An essentially critic-proof cult classic of the car-movie genre, Vanishing Point merged the appeal of Bullitt with that of, say, Zabriskie Point. For those with no interest in fast cars and dusty existentialism, there are topless (and bottomless) blondes who appear in steady succession, as well as wall-to-wall music: soul, country and deep-fried rock from artists like Delaney & Bonnie & Friends and Jimmy Walker. Screenwriter Guillermo Cain (working from a story outline by Malcolm Hart) and director Richard C. Sarafian put a counter-culture archetype into a supercharged white 1970 Dodge Challenger and don't look back.
Barry Newman plays Kowalski, a mysterious delivery driver taking the Dodge from Denver to San Francisco. On a whim, he makes a blithe bet, with his drug supplier, that he can make the delivery in fifteen hours; hence, though he has more time, he determines to make the drive in a fifteen-hour race with fate. As Kowalski races across state lines and round the hairpin turns of mountain passes, a DJ with a police scanner gets wind of the madman's actions, which are tantamount to a philosophical statement or anti-establishment protest. A blind prophet straight out of Sophocles, "Super Soul" (Cleavon Little), cautions Kowalski over the airwaves, while describing the epic battle of "blue meanies" versus "the last American hero, to whom speed means freedom of the soul...the last beautiul free soul on this planet" (not coincidentally, "speed" is also Kowalski's drug of choice, one that keeps sleep at bay).
That old, dusty '70s open-road movie existentialism fuels the film: Kowalski's what's between a rock and a hard place. When Kowalski drives into the desert, Super Soul asks, "What's he trying to prove now?" It's that same question at every turn, and by way of an answer, Sarafian keeps cutting to laughable flashbacks establishing Kowalski's past lives as a motocross and stock-car racer, Vietnam vet, and SDPD cop. He's also loved and lost a few times, and it all goes to explain his death-wish fatalism and desire to stick it to "the man." Memories of his dead girlfriend harsh the vibe when he's propositioned by a Lady Godiva on a motorcycle and (in the U.K. cut only) Charlotte Rampling's brunette hitchhiker, a spectre of his impending fate.
On the rare occasions that the film does stop for dialogue, one understands why they are so rare: the dully nonsensical drivel of an old girlfriend shows the film's half-hearted interest in anything not powered by an engine. A drifter (Dean Jagger) briefly guides the movie by a desert revival meeting, the better to throw in a bit of live performance and some cheap symbolism of snakes loosed into the wild. An episode involving creepy homosexual bandits dates the picture in the worst way
What makes Vanishing Point endure is the driving, from the opening scene (a tease of the climax) establishing Kowalski absconding from Highway Patrol helicopters and cruisers to the highway drag race with an open-top Jaguar to the symbolist finale. Top cinematographer John A. Alonzo (Chinatown) brings a lot to the driving sequences, in concert with the astonishing work of stunt driver Carey Loftin. When the banjo and fiddle kick in, we understand what inspired diluted demolition-derby knockoffs like The Dukes of Hazzard and Smokey and the Bandit, but more often than not the impressive driving stunts amount to pure cinema of the testosterone variety (explaining all those inserts of Kowalski tightening his fist around his phallic pistol-grip shifter). In a nice touch, Kowalski always stops to make sure his vanquished opponents aren't dead when they spectacularly crash. This stylish B-movie became a grindhouse/drive-in hit by sounding a rebel yell from the counter-culture.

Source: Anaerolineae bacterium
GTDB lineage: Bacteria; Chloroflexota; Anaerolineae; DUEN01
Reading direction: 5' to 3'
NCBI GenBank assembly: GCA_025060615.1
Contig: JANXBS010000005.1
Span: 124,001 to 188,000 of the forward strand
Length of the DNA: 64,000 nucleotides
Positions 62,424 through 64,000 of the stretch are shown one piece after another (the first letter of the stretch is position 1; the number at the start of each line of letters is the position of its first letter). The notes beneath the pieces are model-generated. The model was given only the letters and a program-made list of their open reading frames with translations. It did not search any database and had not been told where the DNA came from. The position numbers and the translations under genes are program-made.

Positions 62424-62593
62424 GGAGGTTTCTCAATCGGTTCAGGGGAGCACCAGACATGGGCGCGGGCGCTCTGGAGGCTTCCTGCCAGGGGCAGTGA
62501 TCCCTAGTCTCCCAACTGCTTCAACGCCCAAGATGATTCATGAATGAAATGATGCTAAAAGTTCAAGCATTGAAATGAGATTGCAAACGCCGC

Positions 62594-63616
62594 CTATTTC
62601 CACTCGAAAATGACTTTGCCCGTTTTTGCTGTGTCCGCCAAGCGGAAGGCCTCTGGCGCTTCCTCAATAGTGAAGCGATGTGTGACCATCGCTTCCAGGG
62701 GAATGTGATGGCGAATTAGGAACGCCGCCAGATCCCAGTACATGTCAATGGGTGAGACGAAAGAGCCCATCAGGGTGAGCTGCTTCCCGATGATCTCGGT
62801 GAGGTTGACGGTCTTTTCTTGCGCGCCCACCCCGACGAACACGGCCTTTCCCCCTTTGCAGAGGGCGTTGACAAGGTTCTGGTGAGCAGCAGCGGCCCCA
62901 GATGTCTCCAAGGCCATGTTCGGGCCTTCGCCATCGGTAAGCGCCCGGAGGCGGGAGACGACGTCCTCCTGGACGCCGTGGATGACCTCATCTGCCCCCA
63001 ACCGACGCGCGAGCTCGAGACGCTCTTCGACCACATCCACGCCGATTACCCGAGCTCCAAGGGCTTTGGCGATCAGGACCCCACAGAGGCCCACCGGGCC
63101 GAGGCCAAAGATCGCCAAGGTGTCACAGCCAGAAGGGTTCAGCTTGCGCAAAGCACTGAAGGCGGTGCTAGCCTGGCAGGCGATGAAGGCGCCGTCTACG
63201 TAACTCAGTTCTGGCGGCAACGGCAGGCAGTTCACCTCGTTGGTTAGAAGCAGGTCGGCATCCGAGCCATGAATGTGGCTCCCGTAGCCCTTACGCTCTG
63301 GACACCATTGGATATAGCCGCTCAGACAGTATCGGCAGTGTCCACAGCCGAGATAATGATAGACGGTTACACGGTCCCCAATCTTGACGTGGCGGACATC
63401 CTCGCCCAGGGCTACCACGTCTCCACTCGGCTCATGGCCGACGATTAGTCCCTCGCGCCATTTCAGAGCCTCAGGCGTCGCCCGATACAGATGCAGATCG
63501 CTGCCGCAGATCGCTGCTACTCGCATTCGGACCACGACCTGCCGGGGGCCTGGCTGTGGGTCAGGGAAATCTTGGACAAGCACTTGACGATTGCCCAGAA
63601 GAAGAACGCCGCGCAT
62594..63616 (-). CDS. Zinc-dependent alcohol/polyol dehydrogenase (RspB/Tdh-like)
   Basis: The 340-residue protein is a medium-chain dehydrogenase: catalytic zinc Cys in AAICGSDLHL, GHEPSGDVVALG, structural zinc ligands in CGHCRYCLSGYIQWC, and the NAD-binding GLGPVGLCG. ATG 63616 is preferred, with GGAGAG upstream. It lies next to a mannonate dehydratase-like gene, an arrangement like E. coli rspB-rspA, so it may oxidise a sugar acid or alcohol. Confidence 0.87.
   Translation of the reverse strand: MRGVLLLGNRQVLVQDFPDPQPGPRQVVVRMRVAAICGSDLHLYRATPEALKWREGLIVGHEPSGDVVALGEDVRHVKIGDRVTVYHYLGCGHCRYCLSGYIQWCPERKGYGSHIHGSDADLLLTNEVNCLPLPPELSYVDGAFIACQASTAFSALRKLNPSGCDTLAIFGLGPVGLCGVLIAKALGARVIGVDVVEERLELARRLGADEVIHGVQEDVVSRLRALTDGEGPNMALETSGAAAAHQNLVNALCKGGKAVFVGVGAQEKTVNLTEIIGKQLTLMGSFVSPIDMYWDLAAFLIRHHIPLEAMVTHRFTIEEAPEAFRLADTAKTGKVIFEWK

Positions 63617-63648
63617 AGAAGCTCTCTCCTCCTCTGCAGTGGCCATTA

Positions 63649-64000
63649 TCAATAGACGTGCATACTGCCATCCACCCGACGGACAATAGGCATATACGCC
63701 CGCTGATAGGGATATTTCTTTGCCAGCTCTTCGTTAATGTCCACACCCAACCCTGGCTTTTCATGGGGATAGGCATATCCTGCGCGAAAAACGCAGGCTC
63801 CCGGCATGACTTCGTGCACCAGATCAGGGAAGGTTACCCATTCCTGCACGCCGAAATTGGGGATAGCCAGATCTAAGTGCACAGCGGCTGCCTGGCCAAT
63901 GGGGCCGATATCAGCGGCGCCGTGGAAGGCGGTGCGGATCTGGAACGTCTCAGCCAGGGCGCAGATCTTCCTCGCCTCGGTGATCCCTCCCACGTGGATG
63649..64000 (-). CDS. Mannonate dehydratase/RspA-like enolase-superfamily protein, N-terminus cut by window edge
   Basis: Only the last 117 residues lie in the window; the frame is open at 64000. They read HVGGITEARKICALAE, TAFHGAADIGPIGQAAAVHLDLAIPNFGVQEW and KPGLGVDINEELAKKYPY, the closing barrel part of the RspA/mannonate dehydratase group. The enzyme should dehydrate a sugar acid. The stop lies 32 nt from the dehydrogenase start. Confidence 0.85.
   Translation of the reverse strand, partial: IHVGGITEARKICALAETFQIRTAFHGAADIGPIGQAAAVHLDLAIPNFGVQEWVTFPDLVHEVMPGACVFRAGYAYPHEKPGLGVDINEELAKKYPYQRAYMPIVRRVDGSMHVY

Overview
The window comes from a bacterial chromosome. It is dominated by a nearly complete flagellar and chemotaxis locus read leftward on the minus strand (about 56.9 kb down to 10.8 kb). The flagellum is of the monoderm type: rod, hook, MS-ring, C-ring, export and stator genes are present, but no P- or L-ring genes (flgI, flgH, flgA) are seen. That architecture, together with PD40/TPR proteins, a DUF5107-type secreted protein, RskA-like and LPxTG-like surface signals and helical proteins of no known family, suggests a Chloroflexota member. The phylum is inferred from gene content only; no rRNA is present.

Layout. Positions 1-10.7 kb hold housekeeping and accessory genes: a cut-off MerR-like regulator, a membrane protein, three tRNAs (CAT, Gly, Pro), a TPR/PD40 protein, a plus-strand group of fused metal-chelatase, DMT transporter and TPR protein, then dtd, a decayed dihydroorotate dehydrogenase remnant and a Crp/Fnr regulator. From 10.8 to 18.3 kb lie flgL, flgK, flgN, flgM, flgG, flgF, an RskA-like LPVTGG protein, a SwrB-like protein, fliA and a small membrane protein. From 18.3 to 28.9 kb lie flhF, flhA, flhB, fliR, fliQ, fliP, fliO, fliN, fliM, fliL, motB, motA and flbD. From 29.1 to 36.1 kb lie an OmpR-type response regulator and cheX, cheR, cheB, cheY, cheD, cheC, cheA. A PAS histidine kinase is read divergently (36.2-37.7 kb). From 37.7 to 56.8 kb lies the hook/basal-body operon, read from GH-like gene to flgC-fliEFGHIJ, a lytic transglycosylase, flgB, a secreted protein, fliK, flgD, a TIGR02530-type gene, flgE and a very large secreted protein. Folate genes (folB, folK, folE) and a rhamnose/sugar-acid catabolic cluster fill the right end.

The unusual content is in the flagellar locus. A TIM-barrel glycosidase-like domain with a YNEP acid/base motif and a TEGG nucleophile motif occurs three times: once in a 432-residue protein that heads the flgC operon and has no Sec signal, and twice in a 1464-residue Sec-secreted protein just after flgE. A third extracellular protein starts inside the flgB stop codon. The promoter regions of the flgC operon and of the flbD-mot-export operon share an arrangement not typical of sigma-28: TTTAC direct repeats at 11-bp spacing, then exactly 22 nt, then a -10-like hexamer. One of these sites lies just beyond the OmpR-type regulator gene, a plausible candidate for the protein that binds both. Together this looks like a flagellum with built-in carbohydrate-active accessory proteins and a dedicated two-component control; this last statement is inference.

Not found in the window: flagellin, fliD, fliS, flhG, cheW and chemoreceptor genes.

New to Blu-ray, Vanishing Point gets a spectacular high-def upgrade. The image is all but flawless as a rendering of a film that's over thirty-five years old. The print source is remarkably clean, resulting in a colorful and detailed image with few distractions (a bit of edge enhancement here, a touch of digital noise there). Sound is likewise fantastic, whether in the essential original mono offering or a well-done DTS-HD Master Audio mix; the two options collectively make for a definitive audio presentation of the film's soundtrack.
With the Theatrical Version comes a commentary by director Richard C. Sarafian; Virtual Dashboard feature to watch the film with displays for speed, mileage, and fuel, a radio with soundtrack info, and a map in the overhead visor; Cars, Cops and Culture 70s Trivia Track; and Vanishing Point Trivia Challenge.
The Interactive 1970 Dodge Challenger offers four different angles on a virtual model, specs, and "video pods in which auto experts reveal their insights about the car."
Super Soul Me BonusView (30:40 with "Play All" option, HD) comprises 22 segments of behind-the-scenes footage and interviews from the film's musical contributors, accessible as a PiP track during playback or from the menu individually or in a "Play All" option).
Best-in-set among the bonus features is the making-of doc "Built for Speed: A Look Back at Vanishing Point" (17:50, HD), which covers all the bases of the film's concept, casting, and execution, paricularly in the driving stunts. Barry Newman, Serafian, Chris Cornell, cinematographer Janusz Kaminski, stunt coordinator Luke Elias, and Gilda Texter (the nude motorcycle rider) sit for interviews .
"OA-5599: All About the Car" (10:20, HD) lives up to its name, with muscle car collector Joe Young, Affordable Classics owner Neal Polan, Challenger owner Michael Urso, automotive artist Frank Cardoza, South Bay Mopar Club President Robert Burnstein, and King of the Kustomizers George Barris waxing enthusiastic about the Dodge Challenger.
Rounding out the disc are "TV Spot A" (:22, SD), "TV Spot B" (1:03, HD), and the "Theatrical Trailer" (2:15, HD).
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